“Industry continues to work with government to assist in this process, but it remains of critical importance that the government finalise negotiations on a transitional framework for the UK before it leaves the EU and Euratom in March 2019, to minimise the risk of future arrangements not being ready at the time the UK ceases to be part of Euratom.”

Concerns has also been expressed in Cumbria over the UK’s exist from Euratom.

Barrow and Furness MP, John Woodcock has been a long-standing critic of the move, which he says has potential to hurt the industry in the county.

Prime Minister Teresa May said she is keen to retain some links with Euratom post-Brexit.

In a speech last month Mrs May said she would “willingly” make a financial contribution to allow Britain’s to “fully associate” itself with Euratom’s R&D programme and Horizon Europe research and innovation programme – the successor to Horizon 2020.

June 15, 2018 Posted by | politics international, UK | Leave a comment

15th June Forum to discuss nuclear weapons travelling on A34 UK

A FORUM to discuss nuclear transportation and how councils can deliver low carbon energy instead will be held in Oxford today.

The Nuclear Free Local Authorities organisation will hold its summer seminar on nuclear transports – as nuclear weapons currently travel up and down the A34 – nuclear transparency and promoting low carbon energy.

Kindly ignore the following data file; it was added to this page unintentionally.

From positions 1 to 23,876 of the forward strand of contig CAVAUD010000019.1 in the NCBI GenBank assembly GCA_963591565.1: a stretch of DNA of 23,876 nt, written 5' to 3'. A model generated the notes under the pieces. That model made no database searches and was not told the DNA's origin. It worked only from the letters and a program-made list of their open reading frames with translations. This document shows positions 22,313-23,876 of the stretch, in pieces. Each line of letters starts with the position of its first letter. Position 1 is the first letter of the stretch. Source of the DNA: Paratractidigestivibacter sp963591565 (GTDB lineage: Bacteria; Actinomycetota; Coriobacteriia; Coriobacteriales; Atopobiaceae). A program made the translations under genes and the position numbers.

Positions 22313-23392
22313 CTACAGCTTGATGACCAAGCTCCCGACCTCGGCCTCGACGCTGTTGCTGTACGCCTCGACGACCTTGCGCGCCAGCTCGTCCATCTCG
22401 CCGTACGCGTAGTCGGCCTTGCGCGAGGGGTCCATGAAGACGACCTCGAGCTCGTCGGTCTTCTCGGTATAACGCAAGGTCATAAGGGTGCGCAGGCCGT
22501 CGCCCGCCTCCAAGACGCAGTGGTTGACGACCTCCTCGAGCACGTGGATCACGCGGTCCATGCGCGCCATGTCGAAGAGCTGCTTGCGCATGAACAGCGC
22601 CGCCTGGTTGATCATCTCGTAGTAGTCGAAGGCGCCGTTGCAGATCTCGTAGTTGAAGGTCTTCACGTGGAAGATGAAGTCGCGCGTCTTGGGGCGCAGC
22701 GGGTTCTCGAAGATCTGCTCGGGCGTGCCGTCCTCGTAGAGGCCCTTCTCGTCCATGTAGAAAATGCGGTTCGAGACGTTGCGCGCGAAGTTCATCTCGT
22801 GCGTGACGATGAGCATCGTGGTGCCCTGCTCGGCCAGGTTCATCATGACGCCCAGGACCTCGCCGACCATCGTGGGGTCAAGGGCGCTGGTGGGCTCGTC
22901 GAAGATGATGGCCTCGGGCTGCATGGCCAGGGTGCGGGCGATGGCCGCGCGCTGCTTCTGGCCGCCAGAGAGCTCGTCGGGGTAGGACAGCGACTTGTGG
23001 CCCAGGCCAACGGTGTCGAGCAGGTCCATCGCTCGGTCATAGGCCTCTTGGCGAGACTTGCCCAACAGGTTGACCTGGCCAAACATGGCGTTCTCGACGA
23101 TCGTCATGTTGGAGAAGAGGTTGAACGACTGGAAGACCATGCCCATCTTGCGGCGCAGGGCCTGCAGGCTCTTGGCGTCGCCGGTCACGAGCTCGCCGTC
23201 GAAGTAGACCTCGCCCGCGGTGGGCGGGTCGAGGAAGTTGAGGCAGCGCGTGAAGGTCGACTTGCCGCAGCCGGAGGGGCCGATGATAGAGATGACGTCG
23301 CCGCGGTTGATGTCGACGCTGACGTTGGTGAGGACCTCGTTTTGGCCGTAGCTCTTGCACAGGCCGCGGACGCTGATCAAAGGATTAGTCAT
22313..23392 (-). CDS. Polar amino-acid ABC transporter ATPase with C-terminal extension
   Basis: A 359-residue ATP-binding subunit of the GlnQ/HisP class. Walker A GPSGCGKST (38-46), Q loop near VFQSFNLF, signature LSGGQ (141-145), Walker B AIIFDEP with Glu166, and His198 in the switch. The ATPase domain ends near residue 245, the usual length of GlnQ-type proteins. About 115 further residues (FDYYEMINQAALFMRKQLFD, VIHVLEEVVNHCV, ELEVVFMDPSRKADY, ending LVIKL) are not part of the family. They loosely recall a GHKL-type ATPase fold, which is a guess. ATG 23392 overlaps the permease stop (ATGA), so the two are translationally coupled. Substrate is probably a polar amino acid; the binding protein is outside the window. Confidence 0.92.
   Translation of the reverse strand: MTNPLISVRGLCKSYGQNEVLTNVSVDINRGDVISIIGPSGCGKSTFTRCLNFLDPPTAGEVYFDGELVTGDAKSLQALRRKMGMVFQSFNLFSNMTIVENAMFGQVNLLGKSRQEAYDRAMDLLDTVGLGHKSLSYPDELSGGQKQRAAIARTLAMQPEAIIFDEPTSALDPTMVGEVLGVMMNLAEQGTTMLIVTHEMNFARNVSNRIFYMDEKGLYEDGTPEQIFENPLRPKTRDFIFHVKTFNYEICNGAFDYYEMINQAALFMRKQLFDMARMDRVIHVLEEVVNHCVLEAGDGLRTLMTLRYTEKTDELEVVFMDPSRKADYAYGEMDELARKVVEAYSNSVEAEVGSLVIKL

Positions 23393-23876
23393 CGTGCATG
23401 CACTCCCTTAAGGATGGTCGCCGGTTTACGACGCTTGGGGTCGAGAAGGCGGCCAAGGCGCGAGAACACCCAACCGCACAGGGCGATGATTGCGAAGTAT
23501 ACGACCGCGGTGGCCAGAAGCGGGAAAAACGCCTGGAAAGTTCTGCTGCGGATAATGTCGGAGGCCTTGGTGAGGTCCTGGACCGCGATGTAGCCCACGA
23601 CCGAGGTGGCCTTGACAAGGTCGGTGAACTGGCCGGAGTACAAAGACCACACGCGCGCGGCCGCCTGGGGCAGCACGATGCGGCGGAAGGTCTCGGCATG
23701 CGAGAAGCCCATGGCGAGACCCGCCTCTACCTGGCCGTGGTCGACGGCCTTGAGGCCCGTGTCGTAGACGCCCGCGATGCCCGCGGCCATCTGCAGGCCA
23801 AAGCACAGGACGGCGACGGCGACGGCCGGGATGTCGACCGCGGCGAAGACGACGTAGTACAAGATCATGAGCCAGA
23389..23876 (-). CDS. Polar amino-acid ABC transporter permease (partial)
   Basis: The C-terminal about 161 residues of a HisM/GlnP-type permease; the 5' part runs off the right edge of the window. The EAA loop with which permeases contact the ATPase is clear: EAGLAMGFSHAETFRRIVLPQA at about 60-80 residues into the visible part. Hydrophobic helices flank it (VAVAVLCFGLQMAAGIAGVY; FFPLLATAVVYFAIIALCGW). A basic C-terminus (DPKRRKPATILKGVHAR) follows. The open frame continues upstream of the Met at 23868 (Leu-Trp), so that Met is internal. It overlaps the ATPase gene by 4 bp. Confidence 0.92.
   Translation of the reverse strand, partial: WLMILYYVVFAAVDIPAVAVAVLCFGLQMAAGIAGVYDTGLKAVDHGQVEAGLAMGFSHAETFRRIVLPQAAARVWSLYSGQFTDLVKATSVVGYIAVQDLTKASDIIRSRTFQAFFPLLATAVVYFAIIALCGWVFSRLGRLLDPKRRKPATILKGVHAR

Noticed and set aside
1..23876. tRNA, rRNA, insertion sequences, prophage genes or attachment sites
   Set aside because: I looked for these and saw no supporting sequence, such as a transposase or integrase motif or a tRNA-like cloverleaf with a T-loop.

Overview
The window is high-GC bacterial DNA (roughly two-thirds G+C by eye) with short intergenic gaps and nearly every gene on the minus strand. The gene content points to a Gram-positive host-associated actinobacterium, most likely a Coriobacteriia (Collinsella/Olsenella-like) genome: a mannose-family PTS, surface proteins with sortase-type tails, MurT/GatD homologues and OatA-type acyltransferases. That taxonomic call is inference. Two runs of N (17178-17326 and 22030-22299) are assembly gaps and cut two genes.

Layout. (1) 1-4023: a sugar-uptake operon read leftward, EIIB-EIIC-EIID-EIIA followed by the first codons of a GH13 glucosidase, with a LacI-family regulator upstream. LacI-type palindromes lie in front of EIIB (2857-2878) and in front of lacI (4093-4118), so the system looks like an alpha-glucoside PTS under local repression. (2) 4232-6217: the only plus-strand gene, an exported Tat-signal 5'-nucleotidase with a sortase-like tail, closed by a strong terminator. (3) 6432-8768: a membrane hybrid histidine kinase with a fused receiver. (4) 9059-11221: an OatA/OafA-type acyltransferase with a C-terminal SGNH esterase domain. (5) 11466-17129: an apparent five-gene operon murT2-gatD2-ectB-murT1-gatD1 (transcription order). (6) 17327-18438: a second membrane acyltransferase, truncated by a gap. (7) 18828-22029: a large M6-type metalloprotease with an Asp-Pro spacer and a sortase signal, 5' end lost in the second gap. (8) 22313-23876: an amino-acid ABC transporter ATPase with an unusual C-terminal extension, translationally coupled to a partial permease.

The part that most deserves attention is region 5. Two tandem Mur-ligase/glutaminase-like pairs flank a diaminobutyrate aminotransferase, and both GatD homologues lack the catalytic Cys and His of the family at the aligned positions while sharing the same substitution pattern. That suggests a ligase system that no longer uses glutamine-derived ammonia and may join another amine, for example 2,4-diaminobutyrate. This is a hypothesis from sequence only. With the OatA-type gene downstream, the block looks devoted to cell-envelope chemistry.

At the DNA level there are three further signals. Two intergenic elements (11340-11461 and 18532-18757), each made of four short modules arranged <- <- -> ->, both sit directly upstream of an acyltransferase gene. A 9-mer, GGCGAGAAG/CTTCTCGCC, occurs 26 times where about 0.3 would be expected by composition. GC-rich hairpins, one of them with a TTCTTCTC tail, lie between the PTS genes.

The local government voice on nuclear issues wants authorities to adopt anti-nuclear policies and encourage them to be part of a mixed energy supply over the next 40 years.

Currently around 50 local councils – including Oxford City – support the organisation’s policies.

The city council’s NFLA representative, John Tanner, said: “I am thrilled that Nuclear Free Local Authorities are meeting in Oxford to discuss nuclear safety and local energy scheme.

“Lots of people don’t know that nuclear weapons regularly travel up and down the A34.”

He added: “It’s also important to remember that green energy, produced locally, can be a lot more economical than large-scale nuclear power.”